James Mitchell Crow

James Mitchell Crow

James Mitchell Crow is an organic chemist by training.

He began his science journalism career in 2007 at Chemistry World, where he was shortlisted for several awards, including Features Writer of the Year at the UK Magazine Design and Journalism Awards. In 2009 he joined New Scientist in London as a features editor. In 2010 he moved to Australia and wrote freelance for several years, for publications including New Scientist and Nature, before joining COSMOS magazine as deputy editor. After 3 years at COSMOS, during which time he won the Crawford Fund Journalism Award, James returned to freelance science writing in 2016.

  • Nuclear medicine hero

    The nuclear option

    24 September 2018

    Using radioisotopes to image inside patients’ bodies – nuclear medicine – is under threat from ageing reactors. James Mitchell Crow discovers the new science trying to fix the problem

  • 150 years of helium index gif

    150 years of helium

    23 July 2018

    Humanity took a long time to notice the second most common chemical element in the universe, James Mitchell Crow notes. Today we would struggle to do without it

  • Understanding Alzheimer's - Amyloid plaques

    Understanding Alzheimer’s

    11 May 2018

    After hundreds of failed drug candidates, James Mitchell Crow asks if this is the last roll of the dice for the amyloid theory of Alzheimer’s disease

  • Protein folding origami concept illustration

    Go with the fold

    30 March 2018

    From a seemingly impossible problem a few years ago, some researchers think that predicting the folded structures of protein could be solved pretty soon. James Mitchell Crow reports

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    CO2 recycling – an uphill struggle

    27 October 2017

    James Mitchell Crow explains how chemists are turning a problematic greenhouse gas into commercially useful molecules, at industrial scale

  • Blue abstract light trails

    Photoredox: charge of the LED brigade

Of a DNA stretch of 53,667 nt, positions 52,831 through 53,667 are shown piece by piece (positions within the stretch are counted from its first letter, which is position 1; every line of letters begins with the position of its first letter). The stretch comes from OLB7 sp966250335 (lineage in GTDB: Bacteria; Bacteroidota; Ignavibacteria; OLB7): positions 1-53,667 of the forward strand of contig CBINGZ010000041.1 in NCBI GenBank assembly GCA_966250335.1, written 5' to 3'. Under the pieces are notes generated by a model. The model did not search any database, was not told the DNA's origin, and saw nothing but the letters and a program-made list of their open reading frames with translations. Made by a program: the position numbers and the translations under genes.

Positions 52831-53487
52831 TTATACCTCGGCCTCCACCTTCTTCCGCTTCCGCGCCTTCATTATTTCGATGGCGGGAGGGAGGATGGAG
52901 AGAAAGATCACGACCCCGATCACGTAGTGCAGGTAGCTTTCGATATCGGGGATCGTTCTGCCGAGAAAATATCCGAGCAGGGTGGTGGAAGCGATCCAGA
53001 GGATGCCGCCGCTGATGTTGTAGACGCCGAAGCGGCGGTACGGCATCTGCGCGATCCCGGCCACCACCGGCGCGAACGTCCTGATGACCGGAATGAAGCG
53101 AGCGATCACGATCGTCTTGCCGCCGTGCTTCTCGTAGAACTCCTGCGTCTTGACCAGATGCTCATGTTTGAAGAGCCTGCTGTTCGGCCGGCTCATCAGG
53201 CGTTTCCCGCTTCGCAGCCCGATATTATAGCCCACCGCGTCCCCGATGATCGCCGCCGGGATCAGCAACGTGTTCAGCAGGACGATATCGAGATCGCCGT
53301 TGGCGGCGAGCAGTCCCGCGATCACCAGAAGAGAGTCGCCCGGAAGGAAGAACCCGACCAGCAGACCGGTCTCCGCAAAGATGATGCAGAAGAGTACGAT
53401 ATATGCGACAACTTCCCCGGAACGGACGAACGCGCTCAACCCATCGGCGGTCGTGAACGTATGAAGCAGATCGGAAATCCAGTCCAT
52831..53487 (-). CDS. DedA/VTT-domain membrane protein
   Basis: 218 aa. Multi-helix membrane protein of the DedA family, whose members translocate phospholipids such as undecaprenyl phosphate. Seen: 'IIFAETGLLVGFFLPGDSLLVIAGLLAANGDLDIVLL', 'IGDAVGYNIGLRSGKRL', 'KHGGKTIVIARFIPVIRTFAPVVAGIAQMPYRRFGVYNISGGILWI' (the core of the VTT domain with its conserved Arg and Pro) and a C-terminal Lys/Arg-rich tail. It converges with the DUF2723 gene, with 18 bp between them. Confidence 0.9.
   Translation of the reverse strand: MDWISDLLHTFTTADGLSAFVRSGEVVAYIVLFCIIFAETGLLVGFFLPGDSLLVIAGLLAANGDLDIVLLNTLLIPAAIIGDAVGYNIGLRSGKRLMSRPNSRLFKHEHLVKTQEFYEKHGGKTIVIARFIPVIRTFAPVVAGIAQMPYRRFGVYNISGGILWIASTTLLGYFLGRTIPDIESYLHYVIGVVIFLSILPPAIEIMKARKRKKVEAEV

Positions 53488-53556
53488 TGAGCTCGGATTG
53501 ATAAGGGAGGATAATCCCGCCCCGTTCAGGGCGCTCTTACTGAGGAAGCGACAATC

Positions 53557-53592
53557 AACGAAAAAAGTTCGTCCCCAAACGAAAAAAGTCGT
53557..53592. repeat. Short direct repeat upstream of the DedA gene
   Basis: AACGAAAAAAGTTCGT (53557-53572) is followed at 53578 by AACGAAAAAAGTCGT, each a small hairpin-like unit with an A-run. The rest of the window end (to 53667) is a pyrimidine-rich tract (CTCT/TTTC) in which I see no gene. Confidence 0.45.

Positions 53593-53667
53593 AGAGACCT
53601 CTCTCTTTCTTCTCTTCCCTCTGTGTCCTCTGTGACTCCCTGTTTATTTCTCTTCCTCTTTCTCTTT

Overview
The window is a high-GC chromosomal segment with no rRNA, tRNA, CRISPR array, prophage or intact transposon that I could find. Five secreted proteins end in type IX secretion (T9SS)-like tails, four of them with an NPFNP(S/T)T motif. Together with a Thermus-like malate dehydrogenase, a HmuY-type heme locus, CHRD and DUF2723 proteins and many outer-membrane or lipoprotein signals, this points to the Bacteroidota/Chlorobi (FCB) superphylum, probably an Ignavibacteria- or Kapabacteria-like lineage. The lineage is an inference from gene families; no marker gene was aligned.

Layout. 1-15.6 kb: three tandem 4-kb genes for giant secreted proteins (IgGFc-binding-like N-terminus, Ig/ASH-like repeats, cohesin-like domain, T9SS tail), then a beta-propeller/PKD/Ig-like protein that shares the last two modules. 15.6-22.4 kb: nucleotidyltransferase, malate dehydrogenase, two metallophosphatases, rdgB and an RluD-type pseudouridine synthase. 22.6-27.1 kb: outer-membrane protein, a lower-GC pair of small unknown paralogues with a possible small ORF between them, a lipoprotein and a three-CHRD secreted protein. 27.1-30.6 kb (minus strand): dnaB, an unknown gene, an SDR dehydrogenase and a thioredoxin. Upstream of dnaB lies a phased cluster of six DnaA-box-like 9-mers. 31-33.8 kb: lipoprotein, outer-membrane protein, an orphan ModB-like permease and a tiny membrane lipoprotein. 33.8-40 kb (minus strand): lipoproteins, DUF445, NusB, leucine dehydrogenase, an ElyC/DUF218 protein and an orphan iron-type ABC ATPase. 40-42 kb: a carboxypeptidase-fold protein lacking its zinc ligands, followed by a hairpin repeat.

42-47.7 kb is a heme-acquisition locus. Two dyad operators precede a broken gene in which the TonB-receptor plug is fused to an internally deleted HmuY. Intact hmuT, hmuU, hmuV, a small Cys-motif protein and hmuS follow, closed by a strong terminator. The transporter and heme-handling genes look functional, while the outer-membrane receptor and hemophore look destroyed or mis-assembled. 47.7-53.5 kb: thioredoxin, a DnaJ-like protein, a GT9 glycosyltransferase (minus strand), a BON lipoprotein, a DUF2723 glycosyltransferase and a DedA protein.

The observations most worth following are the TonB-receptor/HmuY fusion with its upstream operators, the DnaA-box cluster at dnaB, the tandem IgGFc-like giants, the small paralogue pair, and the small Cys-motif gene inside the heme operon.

20 September 2017

    Forget fluorescent light bulbs, photochemistry has become a lot more sophisticated

  • Skin-like microfluidic system for analysis of sweat

    Wearable technology

    23 April 2017

    The future of wearable gadgets will be tiny, flexible, skin-like devices capable of monitoring your health

  • Opium poppy seed head - Hero

    New opioid drugs

    3 January 2017

    Creating powerful new painkillers is a constant battle against side-effects – particularly addictions. James Mitchell Crow reports

  • The twelve apostles on the Great Ocean Road

    Melbourne, Australia

    17 August 2016

    The world’s most liveable city is a renowned hub for biotech and biomedical research but lacks other opportunities, finds James Mitchell Crow

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    The asymmetry problem

    5 February 2014

    Reiko Kuroda has been tackling asymmetry her whole life, from molecular chirality to gender inequality, she tells James Mitchell Crow

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    Non-profit pharma

    24 September 2013

    Not-for-profit drug discovery is growing into a promising niche employment opportunity within the pharmaceutical industry. James Mitchell Crow investigates

  • periodic table

    Main group renaissance

    31 May 2013

    After years languishing behind more fashionable areas of research, the main group elements are back in vogue. James Mitchell Crow finds out why

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    Reality microscopy

    30 May 2013

    Pratibha Gai talks to James Mitchell Crow about her life’s work, watching the secret life of atoms

  • beetles

    Survival in the freezer

    2 May 2013

    How do animals survive in the extreme cold? James Mitchell Crow investigates the proteins that do the job

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    Higher apprenticeships offer degrees of difference

    17 April 2013

    Can an apprenticeship offer a genuine alternative to a university degree? James Mitchell Crowe investigates

  • Research

    Tapping proton power for enantioselective synthesis

    13 February 2013

    A simple yet selective organocatalyst provides an efficient new way to generate many useful organic molecules

  • Fiona Scholes

    CSIRO: a translation agency

    25 January 2013

    James Mitchell Crow meets the scientists making a difference at Australia’s national science organisation

  • Bio21 Molecular Science & Biotechnology Institute

    Building better chemistry

    20 December 2012

    Do lab buildings affect the work of the scientists inside them? James Mitchell Crow surveys some grand designs

  • carbon footprint

    Closing the loop

    29 November 2012

    Chemical-looping combustion methods aim to help power plants produce separate carbon dioxide to aid its sequestration. James Mitchell Crow keeps us in the loop

  • Research

    'Molecular trapdoor' opens only for CO2

    20 November 2012

    Zeolite's cation bouncers on the doors can keep out undesirables like methane while letting in carbon dioxide - handy for carbon capture

More by James Mitchell Crow